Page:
Leaving the Slip

This is the first in a series of blogs on how to leave a slip or end tie. Some combinations of wind and current can get complicated and some are easy. The first shown below is the easiest. Stay tuned to this series and we’ll show all.

For all scenarios – Prior to push off:

  • Start engine and ensure it is adequately warmed.
  • Ensure everything is stowed
  • No dock lines are in the water to tangle the prop.
  • Center the wheel.
  • Guests that do not have assigned jobs should be seated.
  • Give clear instructions to each crew member on their coming tasks.
  • Assess the wind and current direction at the slip so you can be prepared to keep control of the vessel under the prevailing conditions.

The following diagrams show you how to use wind and current to your advantage.


(1) Wind pushing you away from the dock

Leaving and end tie

Leaving and end tie

This is the simplest scenario

  • (A) Once you are confidently ready, release and stow docklines, then allow the wind to push the boat clear of other obstacles.
  • (B) Engage the gear lever
  • (C) Use enough power to overcome the effects from the wind. Head out to enjoy the day.

(2) Wind coming from behind

leaving an end tie wind from behind

leaving an end tie wind from behind

This is a little more tricky. If you try to go out forwards the wind could potentially push you into other boats. Additionally as you turn the wheel to head out, the rear of the boat will swing around towards the dock and other boats. therefore it is recommended that you reverse out using a spring line.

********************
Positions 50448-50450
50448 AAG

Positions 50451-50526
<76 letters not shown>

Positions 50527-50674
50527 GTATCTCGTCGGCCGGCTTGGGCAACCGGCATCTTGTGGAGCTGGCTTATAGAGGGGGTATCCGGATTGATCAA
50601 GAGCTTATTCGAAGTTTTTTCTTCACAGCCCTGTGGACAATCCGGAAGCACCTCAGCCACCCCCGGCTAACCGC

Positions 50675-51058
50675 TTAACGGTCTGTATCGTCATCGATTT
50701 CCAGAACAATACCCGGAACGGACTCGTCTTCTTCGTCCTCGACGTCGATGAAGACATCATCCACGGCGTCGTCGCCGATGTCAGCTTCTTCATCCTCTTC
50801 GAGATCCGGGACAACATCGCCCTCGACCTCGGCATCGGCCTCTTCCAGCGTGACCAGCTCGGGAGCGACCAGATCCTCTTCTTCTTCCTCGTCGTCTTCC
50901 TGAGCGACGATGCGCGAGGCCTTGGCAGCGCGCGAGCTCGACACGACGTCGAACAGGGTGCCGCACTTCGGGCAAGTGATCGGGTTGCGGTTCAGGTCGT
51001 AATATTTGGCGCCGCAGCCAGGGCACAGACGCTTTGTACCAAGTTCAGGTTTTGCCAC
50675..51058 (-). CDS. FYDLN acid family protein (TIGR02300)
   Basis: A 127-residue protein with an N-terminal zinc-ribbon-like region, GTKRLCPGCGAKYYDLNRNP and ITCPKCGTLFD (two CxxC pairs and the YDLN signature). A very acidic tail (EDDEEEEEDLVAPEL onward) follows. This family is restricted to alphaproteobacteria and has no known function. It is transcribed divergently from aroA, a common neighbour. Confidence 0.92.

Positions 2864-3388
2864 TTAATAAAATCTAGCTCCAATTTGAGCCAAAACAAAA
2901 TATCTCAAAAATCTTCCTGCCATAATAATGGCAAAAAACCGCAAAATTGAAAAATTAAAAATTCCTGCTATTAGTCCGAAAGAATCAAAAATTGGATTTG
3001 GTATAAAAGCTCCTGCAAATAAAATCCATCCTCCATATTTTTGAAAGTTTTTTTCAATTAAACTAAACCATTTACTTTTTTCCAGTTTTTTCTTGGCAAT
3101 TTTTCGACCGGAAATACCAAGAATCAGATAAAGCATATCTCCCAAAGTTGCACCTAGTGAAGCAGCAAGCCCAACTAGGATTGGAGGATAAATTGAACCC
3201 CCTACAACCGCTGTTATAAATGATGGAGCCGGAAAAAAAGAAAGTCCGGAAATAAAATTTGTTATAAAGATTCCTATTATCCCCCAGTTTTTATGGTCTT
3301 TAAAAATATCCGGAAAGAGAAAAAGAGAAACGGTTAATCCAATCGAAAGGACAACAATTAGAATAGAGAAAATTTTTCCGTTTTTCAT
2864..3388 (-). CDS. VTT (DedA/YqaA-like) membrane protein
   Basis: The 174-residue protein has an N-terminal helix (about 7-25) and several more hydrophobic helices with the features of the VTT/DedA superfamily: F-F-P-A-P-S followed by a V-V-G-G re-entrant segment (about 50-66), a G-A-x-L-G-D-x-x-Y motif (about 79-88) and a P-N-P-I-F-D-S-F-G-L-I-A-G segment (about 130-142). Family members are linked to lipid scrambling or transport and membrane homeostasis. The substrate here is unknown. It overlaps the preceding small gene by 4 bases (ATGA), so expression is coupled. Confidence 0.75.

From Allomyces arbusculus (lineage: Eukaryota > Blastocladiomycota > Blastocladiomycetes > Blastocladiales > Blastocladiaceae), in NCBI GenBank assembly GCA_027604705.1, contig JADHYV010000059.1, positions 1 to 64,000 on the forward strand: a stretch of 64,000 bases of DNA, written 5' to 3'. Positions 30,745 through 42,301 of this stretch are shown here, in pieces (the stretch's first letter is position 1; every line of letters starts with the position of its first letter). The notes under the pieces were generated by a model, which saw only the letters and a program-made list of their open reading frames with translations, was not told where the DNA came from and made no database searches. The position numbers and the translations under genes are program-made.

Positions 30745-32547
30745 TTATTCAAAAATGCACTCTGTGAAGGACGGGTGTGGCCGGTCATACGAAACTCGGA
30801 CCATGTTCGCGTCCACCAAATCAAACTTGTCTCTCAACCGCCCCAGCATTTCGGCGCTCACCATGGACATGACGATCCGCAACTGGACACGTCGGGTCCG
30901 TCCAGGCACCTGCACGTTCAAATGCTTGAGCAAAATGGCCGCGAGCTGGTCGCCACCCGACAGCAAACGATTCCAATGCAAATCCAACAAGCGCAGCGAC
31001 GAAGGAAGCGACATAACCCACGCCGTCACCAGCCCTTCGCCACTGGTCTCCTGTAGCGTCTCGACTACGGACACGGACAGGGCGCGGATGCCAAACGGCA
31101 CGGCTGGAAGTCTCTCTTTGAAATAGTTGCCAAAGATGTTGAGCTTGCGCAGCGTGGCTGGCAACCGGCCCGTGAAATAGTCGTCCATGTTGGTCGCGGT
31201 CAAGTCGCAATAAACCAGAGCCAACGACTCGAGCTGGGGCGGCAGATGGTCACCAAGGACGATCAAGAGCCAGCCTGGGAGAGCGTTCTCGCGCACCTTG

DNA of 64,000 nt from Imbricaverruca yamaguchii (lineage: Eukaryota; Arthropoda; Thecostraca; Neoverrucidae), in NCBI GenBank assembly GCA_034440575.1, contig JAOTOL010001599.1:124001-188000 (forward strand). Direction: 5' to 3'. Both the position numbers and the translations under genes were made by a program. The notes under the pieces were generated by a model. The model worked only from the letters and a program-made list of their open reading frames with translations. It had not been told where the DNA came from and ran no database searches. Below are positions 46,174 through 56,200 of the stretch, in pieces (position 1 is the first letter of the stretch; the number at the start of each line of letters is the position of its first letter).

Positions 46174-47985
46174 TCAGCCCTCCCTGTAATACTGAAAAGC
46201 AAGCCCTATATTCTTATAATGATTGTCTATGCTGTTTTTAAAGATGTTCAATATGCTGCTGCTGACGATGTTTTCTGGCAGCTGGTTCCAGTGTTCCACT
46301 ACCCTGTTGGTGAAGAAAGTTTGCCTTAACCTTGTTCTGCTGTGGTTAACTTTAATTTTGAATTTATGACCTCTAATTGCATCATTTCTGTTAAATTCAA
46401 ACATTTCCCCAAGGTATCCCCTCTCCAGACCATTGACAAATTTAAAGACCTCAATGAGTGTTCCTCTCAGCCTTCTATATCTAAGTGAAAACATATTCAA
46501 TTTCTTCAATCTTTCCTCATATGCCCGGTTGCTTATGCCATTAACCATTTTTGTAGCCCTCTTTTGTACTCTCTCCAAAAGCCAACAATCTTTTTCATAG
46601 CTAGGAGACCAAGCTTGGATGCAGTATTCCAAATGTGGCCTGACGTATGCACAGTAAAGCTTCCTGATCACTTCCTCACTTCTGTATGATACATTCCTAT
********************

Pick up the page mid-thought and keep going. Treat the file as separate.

• (A) Once you are confident of your plan,
    • appoint a crew member to use a fender at the front of the boat to prevent the boat from touching the dock.
    • Release and stow the dock lines but leave one spring line from the dock near the center of the boat attached to the front of the boat.
    • The spring line should be arranged so that it is attached to the forward cleat, runs freely around the dock cleat and returns back to the appointed crew member. In this manner the crew member can release the line and retrieve it by letting it slip around the dock cleat. ENSURE that there are no knots in the line to get caught on the dock cleat as it runs through.
    • Turn the wheel towards the dock and engage forward gear.
    • This will have the effect of pushing the rear of the boat away from the dock.
  • (B) Once the boat has turned out from the dock, engage reverse and have your forward crew member release and retrieve the spring line.
  • (C) Continue backing out to be completely clear before engaging forward gear. Remember the rear of the boat will swing back towards the dock once you engage forward and turn the wheel to windward, so ensure there is plenty of room.
My vision for NauticEd is to provide the highest quality sailing and boating education available - and deliver competence wherever sailors live and go.
Grant Headifen
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Last updated on May 18th, 2022